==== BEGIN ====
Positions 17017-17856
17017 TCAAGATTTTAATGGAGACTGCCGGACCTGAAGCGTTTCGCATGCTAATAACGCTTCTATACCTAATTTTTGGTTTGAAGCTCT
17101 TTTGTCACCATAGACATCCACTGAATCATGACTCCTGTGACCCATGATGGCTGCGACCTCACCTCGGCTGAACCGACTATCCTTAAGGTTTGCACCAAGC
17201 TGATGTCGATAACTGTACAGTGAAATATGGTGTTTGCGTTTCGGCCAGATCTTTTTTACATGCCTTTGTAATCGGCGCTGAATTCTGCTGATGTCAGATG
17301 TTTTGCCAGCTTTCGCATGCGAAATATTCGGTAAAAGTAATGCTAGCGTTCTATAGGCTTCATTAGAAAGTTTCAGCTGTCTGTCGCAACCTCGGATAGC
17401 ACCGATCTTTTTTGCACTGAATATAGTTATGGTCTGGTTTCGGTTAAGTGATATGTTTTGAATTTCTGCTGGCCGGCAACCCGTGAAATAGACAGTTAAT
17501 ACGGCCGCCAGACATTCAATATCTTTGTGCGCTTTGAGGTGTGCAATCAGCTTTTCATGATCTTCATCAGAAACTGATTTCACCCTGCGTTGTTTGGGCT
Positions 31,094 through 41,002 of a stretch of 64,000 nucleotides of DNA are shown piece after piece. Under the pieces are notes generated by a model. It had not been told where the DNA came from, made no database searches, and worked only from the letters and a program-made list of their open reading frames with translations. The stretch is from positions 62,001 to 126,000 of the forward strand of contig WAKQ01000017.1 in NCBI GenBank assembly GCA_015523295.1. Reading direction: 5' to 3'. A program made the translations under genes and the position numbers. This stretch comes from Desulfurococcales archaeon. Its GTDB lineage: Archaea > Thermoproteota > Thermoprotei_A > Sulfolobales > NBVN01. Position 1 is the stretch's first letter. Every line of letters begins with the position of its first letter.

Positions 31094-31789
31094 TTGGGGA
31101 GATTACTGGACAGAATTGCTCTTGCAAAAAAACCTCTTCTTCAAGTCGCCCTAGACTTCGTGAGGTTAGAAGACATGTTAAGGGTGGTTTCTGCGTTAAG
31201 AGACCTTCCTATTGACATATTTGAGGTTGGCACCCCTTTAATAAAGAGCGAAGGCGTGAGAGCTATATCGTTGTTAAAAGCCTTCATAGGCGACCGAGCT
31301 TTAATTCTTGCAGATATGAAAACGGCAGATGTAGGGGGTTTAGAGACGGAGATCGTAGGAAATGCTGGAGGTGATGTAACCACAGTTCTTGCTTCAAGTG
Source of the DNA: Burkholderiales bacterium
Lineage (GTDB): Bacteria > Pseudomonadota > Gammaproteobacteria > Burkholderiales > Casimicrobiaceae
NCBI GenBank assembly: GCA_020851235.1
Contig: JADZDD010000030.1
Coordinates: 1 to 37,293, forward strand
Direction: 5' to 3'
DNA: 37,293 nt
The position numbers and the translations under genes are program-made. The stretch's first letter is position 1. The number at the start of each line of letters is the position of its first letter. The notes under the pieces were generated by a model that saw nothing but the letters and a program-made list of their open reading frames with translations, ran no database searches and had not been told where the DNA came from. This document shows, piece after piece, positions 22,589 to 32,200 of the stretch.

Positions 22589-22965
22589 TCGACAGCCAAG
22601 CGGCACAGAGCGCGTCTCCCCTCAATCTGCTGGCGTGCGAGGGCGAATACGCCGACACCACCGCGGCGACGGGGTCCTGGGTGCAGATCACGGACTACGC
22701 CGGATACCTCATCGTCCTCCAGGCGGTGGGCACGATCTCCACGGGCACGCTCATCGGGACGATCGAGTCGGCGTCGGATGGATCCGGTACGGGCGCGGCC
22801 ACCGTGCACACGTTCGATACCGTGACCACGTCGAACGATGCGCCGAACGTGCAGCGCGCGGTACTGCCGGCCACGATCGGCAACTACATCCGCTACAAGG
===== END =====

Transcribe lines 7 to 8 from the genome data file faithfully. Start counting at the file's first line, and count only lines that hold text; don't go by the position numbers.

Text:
17501 ACGGCCGCCAGACATTCAATATCTTTGTGCGCTTTGAGGTGTGCAATCAGCTTTTCATGATCTTCATCAGAAACTGATTTCACCCTGCGTTGTTTGGGCT
Positions 31,094 through 41,002 of a stretch of 64,000 nucleotides of DNA are shown piece after piece. Under the pieces are notes generated by a model. It had not been told where the DNA came from, made no database searches, and worked only from the letters and a program-made list of their open reading frames with translations. The stretch is from positions 62,001 to 126,000 of the forward strand of contig WAKQ01000017.1 in NCBI GenBank assembly GCA_015523295.1. Reading direction: 5' to 3'. A program made the translations under genes and the position numbers. This stretch comes from Desulfurococcales archaeon. Its GTDB lineage: Archaea > Thermoproteota > Thermoprotei_A > Sulfolobales > NBVN01. Position 1 is the stretch's first letter. Every line of letters begins with the position of its first letter.